When Boards Get Blabby

Leakers inhibit candid debate by hijacking a board's deliberative process

By David A. Nadler

The current imbroglio involving the Hewlett-Packard Co. (HPQ ) board of directors illustrates a problem that could threaten to wipe out much of the recent, hard-won improvement in the quality of corporate governance. Believe it or not, I'm not referring to how the HP leaks were investigated; I'm talking about the long-running leaks that prompted the investigation.

I'm sure the combined investigative powers of the Justice Dept., the Securities & Exchange Commission, the California Attorney General's office, and the U.S. Congress--all of which have expressed interest in the case--will get to the bottom of who did what and whether anyone broke any laws in the course of investigating the leaks. What I don't see is any equivalent interest in the critical issue of boardroom leaks: how they can disrupt the work of boards and do a disservice to shareholders. Quite the contrary, writers in some leading business publications are extolling the virtues of leakers and leaking, arguing that those who break the boardroom's code of silence are acting in the best interests of shareholders.

That's nonsense.

As someone who has spent years working with boards and chief executives to help them improve the quality of corporate governance, I firmly believe that boardroom leaking is not only morally reprehensible but also a major obstacle to a board's effective performance. Here's why:

First, to function effectively, boards must engage in open discourse that challenges management's thinking and holds members accountable for their performance. When boards sit silent and passive, keeping misgivings to themselves, bad things can happen. Boards learned from the Enron-era scandals that to do their job effectively, directors must feel free to ask dumb questions, float unorthodox ideas, question management's judgment, and challenge a CEO's performance.

I'm thrilled we're finally seeing the board evolve from a courtly gentlemen's club to an active business team working to safeguard shareholders' interests. And the most visible evidence of change is the sharply altered give-and-take within the boardroom. More and more, we're seeing the kind of unfettered debate that can raise questions about a flawed strategy before it's too late, or help a CEO improve performance while there's still time to get back on track.

I know firsthand that these conversations do not take place on boards where members suspect their colleagues will leave the meeting and immediately leak a heavily edited, one-sided, self-serving version of what transpired. I also have seen situations where the bond of trust has become so unraveled that CEOs have become reluctant to raise important issues with the entire board in the room. And with good reason.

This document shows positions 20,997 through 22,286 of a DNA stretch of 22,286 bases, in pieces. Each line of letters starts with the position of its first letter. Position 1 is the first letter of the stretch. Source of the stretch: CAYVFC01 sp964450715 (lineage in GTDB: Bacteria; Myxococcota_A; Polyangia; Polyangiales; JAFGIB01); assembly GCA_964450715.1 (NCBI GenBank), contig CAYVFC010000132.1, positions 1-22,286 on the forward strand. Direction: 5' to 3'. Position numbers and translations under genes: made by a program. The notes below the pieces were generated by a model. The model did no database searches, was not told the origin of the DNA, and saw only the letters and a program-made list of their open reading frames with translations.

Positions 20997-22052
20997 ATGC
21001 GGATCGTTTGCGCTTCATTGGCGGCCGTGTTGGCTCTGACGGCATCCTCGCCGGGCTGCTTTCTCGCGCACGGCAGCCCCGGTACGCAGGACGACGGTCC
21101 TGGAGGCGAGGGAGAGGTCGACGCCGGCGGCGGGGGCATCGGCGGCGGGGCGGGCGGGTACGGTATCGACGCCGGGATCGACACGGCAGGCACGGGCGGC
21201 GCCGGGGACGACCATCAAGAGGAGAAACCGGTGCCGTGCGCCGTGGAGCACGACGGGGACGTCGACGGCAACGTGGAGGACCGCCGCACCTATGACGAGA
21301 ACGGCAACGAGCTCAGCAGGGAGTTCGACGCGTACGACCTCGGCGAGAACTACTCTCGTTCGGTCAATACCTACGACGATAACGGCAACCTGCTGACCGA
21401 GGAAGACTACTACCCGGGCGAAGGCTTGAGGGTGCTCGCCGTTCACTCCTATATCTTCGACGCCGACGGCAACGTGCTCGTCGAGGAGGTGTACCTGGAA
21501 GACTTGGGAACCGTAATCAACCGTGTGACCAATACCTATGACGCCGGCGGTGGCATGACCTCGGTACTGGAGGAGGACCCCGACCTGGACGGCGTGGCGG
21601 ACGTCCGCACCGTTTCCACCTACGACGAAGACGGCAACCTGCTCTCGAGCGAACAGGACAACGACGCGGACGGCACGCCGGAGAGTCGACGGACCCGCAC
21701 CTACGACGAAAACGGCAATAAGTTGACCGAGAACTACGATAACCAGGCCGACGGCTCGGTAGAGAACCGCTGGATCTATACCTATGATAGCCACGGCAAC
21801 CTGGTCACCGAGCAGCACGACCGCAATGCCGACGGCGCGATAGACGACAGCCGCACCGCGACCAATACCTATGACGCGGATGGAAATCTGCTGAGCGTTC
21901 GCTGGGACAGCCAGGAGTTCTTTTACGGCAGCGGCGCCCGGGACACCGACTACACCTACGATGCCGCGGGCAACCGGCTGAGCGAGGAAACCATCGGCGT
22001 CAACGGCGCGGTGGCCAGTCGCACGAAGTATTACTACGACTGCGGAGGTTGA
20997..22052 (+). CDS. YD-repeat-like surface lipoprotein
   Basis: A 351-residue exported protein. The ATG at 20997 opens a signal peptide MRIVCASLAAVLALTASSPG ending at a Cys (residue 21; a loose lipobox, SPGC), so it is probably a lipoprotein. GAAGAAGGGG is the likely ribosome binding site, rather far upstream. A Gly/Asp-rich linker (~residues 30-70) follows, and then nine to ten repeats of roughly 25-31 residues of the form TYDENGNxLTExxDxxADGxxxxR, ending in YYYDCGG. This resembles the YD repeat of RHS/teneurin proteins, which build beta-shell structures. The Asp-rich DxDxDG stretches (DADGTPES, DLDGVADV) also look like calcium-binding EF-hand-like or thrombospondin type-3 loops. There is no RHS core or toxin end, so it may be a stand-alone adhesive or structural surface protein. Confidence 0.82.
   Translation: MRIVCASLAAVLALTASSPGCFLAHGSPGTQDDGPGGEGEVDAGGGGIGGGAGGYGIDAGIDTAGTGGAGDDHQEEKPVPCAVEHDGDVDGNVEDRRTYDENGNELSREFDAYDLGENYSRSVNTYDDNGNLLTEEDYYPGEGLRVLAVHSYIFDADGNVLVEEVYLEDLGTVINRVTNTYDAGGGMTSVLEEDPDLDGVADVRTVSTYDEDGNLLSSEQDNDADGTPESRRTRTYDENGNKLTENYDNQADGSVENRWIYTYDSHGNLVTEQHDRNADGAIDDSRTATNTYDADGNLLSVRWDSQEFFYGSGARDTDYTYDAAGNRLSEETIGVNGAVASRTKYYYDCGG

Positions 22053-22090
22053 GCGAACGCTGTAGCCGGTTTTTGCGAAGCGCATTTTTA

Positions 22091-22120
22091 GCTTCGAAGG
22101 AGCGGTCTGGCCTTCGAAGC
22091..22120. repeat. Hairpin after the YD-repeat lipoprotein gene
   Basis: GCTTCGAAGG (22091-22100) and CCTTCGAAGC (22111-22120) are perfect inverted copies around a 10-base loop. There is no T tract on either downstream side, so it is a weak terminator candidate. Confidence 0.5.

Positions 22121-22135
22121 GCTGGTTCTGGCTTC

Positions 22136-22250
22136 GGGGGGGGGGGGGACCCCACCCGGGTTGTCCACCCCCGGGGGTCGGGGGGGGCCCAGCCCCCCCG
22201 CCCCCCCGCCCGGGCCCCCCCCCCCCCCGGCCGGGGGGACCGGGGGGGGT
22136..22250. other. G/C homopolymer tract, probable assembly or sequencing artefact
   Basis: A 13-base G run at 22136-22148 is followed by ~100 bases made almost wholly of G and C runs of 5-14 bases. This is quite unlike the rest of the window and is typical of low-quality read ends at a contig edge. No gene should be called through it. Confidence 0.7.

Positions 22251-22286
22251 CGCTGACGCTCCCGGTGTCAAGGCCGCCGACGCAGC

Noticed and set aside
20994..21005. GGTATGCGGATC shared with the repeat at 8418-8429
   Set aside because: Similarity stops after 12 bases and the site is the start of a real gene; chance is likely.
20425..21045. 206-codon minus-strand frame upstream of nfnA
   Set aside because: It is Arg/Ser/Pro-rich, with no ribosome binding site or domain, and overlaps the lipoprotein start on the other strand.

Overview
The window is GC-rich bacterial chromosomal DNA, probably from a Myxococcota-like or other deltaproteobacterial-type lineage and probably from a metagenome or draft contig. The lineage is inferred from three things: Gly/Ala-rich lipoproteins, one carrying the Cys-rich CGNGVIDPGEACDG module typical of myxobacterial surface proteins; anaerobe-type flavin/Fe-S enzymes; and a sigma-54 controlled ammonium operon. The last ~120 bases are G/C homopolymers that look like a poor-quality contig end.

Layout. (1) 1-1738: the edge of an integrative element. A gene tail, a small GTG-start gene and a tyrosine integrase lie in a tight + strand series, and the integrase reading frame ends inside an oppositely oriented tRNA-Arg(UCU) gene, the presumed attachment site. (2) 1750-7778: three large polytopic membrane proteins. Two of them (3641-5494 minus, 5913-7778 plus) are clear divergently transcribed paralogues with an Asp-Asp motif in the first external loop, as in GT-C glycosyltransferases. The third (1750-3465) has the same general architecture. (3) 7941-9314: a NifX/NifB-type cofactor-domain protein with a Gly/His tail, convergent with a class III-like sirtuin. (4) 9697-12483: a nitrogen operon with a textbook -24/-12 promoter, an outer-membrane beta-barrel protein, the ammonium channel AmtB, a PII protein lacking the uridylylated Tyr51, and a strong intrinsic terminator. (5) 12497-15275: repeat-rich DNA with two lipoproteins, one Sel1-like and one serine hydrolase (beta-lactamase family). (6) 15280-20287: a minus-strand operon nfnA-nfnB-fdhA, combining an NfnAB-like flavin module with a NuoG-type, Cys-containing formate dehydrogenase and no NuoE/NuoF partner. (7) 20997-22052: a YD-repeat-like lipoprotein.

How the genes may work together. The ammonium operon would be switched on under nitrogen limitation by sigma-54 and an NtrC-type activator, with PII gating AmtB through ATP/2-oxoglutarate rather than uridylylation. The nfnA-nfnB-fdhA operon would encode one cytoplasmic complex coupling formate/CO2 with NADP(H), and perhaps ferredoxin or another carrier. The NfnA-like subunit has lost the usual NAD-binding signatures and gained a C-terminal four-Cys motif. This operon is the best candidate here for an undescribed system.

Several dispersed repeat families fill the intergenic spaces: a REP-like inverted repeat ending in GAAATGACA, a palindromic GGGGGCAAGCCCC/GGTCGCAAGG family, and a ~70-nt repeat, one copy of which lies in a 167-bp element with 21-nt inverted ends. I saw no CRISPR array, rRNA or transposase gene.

Then there's the issue of timing. Unlike the days when management would present the board with complex decisions to be rubber-stamped, today's most effective boards get involved with issues such as corporate strategy, mergers, or executive performance evaluations while they can still make a difference. But once a leaker decides to publicly disclose those discussions, it's game over. Pressure mounts, people get squeamish, alternatives vanish. Perhaps a CEO who might have succeeded over time gets fired because time has prematurely run out. In other words, the leaker, in an astounding act of hubris, has taken it upon himself to derail the board's deliberative process.

Without question, the board has an absolute duty to communicate actions and decisions to the shareholders in a timely manner. But to assert that full and immediate disclosure of all of a board's deliberations--including preliminary discussions far in advance of any decisions--is in shareholders' best interests is simply wrong.

Of course, there is an honorable course of action open to directors who believe they've exhausted every option for properly influencing their boards: They can quit. I don't suggest this lightly. But there are cases when a director is so at odds with the rest of the board that the only honorable thing to do is to resign--loudly, publicly, and with a full explanation of the disagreement. That's what should have happened at HP.

None of this is intended to condone or excuse excesses in the HP investigation. But ignoring the equally important issue of board leaks isn't the answer. Boards have a duty to provide a secure environment for doing their business with sufficient confidentiality. They owe that to their directors. More important, they owe that to shareholders.

David A. Nadler, chairman of Mercer Delta Consulting, is co-editor of Building Better Boards: A Blueprint for Effective Governance

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